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00000176-e49b-dce8-adff-f6df16790001Jazz Fest is a seven-day cultural feast in which thousands of musicians, cooks and craftspeople welcome 400,000 visitors each year. The Festival celebrates the indigenous music and culture of New Orleans and Louisiana, and showcases unforgettable music on multiple stages, delicious Louisiana cuisine in two large food areas, and crafts artisans from the region and around the world demonstrating and selling their work.Festival ScheduleFirst WeekendFriday, April 26Saturday, April 27Sunday, April 28Second WeekendThursday, May 2Friday, May 3Saturday, May 4Sunday, May 5Or download a .pdf of the complete Jazzfest schedule here. ResourcesBefore you head out to the festival, make sure you're prepared. We've collected some handy resources for you to get the most out of your trip to the Fairgrounds.Festival WebsiteCheck out the Jazzfest website for an in-depth look at the fest, including schedules, vendors, photos, answers to frequently asked questions, and tips on parking, public transportation, and a whole lot more.Jazz Fest RadioListen to songs from Jazz Fest performers as you prep for the Fest.Festival MapLooking for a particular stage? Can't find the bathrooms? Take a look at the Festival Map. You can download a high-resolution version of the map by clicking here.Jazz Fest AppDownload the Jazz Fest mobile app for iPhone and Android and get your info on the go. Includes customizable schedules, artist bios, food info and more.

Jazz Fest Minutes: A Conversation With Dianne Reeves

Dianne Reeves

Dianne Reeves is one of the finest jazz singers on the planet. Born in Detroit, she grew up in Denver in a family full of musicians.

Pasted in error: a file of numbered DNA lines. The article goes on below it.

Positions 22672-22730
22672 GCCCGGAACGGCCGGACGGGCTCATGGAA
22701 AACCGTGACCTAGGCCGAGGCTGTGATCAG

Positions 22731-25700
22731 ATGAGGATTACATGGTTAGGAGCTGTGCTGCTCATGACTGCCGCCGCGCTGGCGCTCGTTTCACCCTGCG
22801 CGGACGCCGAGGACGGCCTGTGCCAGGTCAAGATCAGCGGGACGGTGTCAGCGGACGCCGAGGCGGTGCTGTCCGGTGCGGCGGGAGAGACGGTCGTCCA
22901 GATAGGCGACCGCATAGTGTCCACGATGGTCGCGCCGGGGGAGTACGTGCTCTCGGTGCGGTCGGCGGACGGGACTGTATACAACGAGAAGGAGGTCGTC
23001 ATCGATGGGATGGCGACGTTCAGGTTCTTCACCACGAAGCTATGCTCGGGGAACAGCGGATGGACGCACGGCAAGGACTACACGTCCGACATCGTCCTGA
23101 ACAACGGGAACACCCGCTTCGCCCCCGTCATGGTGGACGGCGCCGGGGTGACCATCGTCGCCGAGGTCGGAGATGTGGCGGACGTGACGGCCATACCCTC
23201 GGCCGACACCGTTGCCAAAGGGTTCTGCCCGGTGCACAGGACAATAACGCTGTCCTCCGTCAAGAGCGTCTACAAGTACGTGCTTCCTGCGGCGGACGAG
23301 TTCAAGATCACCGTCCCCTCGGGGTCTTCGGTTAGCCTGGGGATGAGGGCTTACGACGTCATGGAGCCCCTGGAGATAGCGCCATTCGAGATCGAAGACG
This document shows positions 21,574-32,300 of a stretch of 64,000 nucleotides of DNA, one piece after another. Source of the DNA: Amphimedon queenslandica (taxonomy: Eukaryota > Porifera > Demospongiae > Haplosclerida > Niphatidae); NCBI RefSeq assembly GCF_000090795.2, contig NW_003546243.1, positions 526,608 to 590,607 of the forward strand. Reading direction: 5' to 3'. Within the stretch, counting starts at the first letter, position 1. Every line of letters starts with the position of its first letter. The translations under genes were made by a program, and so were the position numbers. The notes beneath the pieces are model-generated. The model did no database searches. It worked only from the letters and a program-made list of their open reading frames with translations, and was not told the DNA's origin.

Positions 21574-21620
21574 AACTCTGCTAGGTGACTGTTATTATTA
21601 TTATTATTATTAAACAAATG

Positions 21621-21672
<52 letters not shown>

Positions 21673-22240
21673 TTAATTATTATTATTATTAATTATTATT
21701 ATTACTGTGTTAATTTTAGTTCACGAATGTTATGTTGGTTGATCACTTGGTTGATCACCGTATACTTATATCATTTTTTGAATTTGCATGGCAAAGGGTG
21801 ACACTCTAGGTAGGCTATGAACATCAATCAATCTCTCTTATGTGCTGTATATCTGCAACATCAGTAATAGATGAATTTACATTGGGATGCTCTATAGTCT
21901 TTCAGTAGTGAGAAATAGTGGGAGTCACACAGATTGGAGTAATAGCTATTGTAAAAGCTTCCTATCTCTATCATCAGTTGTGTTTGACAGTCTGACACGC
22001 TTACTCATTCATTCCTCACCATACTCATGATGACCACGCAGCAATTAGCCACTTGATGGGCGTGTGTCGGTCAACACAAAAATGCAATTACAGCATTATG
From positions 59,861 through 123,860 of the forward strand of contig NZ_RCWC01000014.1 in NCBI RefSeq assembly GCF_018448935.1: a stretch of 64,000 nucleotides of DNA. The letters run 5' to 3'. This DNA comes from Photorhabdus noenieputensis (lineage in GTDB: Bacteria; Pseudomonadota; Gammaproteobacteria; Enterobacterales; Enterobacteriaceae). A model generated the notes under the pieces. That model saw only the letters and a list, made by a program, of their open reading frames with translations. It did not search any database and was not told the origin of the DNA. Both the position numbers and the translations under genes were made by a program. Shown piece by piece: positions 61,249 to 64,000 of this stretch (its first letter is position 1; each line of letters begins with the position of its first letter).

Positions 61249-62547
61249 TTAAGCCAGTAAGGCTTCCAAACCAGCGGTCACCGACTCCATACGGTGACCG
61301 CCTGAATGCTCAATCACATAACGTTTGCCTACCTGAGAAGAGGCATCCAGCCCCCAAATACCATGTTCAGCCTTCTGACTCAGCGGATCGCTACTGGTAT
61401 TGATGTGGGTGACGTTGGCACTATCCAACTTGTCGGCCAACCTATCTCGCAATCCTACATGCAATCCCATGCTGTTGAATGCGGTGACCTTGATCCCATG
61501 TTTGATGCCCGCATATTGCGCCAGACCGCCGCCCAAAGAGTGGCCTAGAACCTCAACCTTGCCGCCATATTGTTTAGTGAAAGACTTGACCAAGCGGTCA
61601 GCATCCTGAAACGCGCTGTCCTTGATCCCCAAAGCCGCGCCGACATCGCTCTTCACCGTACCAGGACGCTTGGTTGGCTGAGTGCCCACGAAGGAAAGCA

"There's a lot of musicians in my family," Reeves said. "My uncle is a bassist and he was with the symphony for many years, as well as a jazz bassist. A couple of great aunts were performers, and then I have another cousin who actually produced a lot of my records, George Duke. So music was very much part of the family."

Reeves started singing seriously in junior high, taking vocal lessons and joining the school choir.

"I remember walking down the hall in passing period in school and thinking I've always heard 'Don't put all your eggs in one basket,' but I am. Because I loved it. I loved how singing made me feel and I loved how I could communicate with people on this other level that I couldn't define."

For many years now Reeves has enjoyed a strong appreciation for, and association with, New Orleans musicians.

"I remember one time I was doing this thing with my guitarist Romero Lubambo from Brazil," she said. "We were working on this thing, and at the time Herlin Riley was in the band, and I remember I said 'You're going to love him, it's not going to be a problem,' and Humero just said 'My God, this is just like home.' I said 'Yeah, because he's from New Orleans.' It's just different. It's just an understanding and a feeling and a language that can be spoken everywhere."

Diane Reeves and her quartet play Jazz Fest on Sunday afternoon, April 28.

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